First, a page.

In a real case of strange bedfellows, one of the largest solar plants in the world is being built in Oman to boil water for use in oil production rather than to generate electricity. The plant, dubbed Miraah and created by GlassPoint for Petroleum Development Oman, will eventually produce the equivalent of 1 GW of power and will replace a less energy efficient natural gas method currently in use.
The Miraah project will feature rows of curved mirrors that will be focused on a boiler tube containing water. Unlike conventional concentrated solar plants that use heat to produce steam to drive a turbine and generate electricity, the steam created by the Mirraah plant will be used in nearby oil fields to loosen heavy oil so it can be more easily pumped to the surface.
Since much of the easily extracted oil has already been pumped, companies are resorting to more complex and expensive processes called Enhanced Oil Recovery (EOR) to access the more difficult to extract heavier oil that now makes up the majority of the world's remaining oil reserves.
The leading EOR method to help extract the heavier oil is called steam flooding, whereby steam is injected into an oil reservoir to heat the oil and reduce its viscosity making it easier to pump to the surface. But that method currently requires large amounts of natural gas to produce the steam, which is also increasing the demand for that energy source. According to GlassPoint, it can take the equivalent of one barrel of oil to produce every five.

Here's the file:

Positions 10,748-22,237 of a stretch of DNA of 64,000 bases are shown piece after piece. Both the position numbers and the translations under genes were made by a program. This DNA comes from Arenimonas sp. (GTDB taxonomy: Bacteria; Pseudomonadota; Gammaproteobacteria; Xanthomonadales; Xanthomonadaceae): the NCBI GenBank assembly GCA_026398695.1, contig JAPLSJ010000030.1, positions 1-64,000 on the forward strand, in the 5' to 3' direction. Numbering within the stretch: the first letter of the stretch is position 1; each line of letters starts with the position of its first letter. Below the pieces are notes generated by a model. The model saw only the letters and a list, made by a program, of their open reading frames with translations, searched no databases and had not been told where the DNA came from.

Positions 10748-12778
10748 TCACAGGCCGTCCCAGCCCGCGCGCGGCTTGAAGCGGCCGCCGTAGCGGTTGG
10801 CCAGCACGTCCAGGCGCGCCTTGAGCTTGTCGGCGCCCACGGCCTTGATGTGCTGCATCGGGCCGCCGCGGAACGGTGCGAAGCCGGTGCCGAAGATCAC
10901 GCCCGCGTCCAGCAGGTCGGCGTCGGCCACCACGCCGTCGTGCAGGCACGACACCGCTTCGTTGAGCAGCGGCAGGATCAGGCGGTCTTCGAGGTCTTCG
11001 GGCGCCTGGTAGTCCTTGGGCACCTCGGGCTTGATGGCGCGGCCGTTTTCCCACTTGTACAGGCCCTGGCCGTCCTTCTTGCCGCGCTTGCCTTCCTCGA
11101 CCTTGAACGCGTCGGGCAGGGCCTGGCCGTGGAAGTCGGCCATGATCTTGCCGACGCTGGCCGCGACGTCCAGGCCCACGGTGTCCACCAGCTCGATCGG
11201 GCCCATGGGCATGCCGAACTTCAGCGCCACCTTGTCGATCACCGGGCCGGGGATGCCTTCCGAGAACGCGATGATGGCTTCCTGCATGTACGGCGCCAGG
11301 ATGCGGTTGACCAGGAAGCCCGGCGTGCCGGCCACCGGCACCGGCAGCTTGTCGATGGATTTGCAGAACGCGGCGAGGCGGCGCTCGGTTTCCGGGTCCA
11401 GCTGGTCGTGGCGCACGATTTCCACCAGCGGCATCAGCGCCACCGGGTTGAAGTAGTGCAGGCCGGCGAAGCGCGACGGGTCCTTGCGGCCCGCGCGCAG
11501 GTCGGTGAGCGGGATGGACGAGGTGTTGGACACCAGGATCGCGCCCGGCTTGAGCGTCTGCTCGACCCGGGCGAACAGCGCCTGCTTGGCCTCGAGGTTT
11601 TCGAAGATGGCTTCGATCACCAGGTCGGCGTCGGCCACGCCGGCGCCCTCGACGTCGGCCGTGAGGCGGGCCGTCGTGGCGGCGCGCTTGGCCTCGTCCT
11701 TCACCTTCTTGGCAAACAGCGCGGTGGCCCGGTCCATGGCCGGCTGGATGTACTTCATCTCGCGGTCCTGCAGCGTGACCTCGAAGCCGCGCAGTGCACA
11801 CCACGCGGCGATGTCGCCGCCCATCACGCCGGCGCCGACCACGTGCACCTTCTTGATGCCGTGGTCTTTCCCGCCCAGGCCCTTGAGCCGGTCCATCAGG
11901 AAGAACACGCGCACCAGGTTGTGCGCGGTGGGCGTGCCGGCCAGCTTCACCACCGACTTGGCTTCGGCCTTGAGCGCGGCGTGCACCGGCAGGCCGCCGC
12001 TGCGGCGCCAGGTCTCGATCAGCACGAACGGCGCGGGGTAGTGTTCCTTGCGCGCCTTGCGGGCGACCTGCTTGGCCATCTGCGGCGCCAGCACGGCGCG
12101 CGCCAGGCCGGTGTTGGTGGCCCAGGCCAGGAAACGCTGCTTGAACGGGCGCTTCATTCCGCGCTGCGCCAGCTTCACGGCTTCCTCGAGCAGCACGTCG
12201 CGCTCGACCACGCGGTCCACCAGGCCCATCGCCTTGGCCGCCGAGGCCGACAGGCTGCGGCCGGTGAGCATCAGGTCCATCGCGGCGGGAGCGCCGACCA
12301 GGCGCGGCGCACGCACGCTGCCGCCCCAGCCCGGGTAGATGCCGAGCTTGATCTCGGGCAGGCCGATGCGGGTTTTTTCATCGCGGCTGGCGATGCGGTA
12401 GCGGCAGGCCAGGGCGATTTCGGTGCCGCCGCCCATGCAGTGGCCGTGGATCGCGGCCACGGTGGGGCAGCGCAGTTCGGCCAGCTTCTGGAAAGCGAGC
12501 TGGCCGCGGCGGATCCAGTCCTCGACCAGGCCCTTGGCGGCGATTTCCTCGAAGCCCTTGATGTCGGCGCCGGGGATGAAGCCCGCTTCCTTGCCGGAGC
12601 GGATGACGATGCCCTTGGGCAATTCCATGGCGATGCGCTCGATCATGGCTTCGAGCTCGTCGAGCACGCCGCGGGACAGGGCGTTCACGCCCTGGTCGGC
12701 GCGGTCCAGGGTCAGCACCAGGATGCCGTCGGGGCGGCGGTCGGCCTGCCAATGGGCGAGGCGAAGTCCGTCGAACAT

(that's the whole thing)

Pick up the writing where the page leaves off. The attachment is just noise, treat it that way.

The primary benefit of the Miraah solar plant will be that it will replace the less efficient and more environmentally impactful natural gas method. The plant is expected to save 5.6 trillion British Thermal Units (BTUs) of natural gas each year, or about the amount of gas it takes to provide residential electricity to over 209,000 people in Oman.
GlassPoint said the Miraah project will generate an average of 6,000 tons (5,443 tonnes) of solar-produced steam daily, which will also make it the largest solar EOR installation in the world. Once completed, Miraah will reduce gas consumption by a significant but as yet undetermined amount.
Once completed, the project will include 36 self-cleaning glass house modules enclosing the solar mirrors to protect them from dust and the elements. The timeline for completion of the entire Miraah project is yet to be determined, but the first steam generation is expected by the end of 2017. The project will cover more than 3 sq km (1.2 sq mi) at a cost of US$600 million.
The video below provides an overview of the design and construction of Miraah.
This article was updated on 5/23/16 to correct errors from the project's original press release, including project completion date and reduction in gas consumption.
Want a cleaner, faster loading and ad free reading experience?
Try New Atlas Plus. Learn more